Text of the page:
Earvin “Magic” Johnson is an NBA superstar, entrepreneur and philanthropist.
Named the greatest point guard of all time by ESPN.com, Johnson excelled at basketball from the time he was in high school. In college, he helped Michigan State win the national championship and was chosen MVP. The Lakers selected him as the first pick in the 1979 NBA draft, and he became the first rookie to start in an All-Star game. The Lakers won the NBA championship, and Johnson became the youngest player to be playoff MVP.
During his 12 years with the Lakers, the team won five championships and he was chosen playoff MVP three times. He was a 12-time All-Star and the 1990 All-Star game MVP. He averaged 19.7 points per game, pulled down 6,376 rebounds, and had 1,698 steals. In 1990–91, he set an assist record, finishing the season with a total of 9,921. The term “triple double” (when points, rebounds, and assists reach double digits in a game) was coined largely for him. Johnson was a member of the gold-medal-winning U.S. basketball team – known as the “Dream Team” – in the 1992 Olympics.
After learning he was HIV-positive in 1991, Johnson became a powerful voice for AIDS awareness. He is Chairman and Founder of the Magic Johnson Foundation, which focuses on scholarship, transformation and community empowerment through HIV/AIDS awareness & prevention programs, Community Empowerment Centers, and the Taylor Michaels Scholarship Program. Approaching its 20th anniversary, the Magic Johnson Foundation has become one of the most recognizable philanthropic organizations in the world.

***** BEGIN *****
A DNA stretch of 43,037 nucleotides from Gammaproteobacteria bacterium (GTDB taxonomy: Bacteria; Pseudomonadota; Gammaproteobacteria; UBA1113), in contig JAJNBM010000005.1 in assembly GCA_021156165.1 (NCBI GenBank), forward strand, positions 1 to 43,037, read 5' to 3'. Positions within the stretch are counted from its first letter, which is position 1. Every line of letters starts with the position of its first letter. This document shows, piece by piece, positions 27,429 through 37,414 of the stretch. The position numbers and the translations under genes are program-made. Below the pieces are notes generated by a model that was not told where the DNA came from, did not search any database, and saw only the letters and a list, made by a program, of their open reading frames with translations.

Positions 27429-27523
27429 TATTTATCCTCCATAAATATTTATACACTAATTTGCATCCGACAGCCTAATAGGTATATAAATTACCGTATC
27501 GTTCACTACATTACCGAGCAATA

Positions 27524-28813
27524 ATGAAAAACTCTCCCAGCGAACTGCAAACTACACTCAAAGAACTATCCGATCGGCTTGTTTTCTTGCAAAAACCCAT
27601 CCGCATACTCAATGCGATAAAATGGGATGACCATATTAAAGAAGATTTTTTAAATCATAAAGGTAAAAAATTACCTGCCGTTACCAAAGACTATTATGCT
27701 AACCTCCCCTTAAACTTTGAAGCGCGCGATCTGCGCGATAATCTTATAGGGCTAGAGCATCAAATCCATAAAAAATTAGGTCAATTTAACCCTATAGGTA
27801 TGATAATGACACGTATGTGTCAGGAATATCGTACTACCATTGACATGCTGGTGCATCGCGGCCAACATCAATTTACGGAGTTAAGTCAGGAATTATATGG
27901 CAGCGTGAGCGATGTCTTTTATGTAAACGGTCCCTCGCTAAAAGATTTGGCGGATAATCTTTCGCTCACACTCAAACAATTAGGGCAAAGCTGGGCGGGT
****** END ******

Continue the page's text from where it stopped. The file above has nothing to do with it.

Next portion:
Also a successful businessman, Johnson is Chairman and CEO of Magic Johnson Enterprises. His company is noted for unprecedented partnerships in ethnically diverse and underserved communities that serve as the catalyst for redevelopment in urban communities and the blueprint for successful engagement with urban consumers.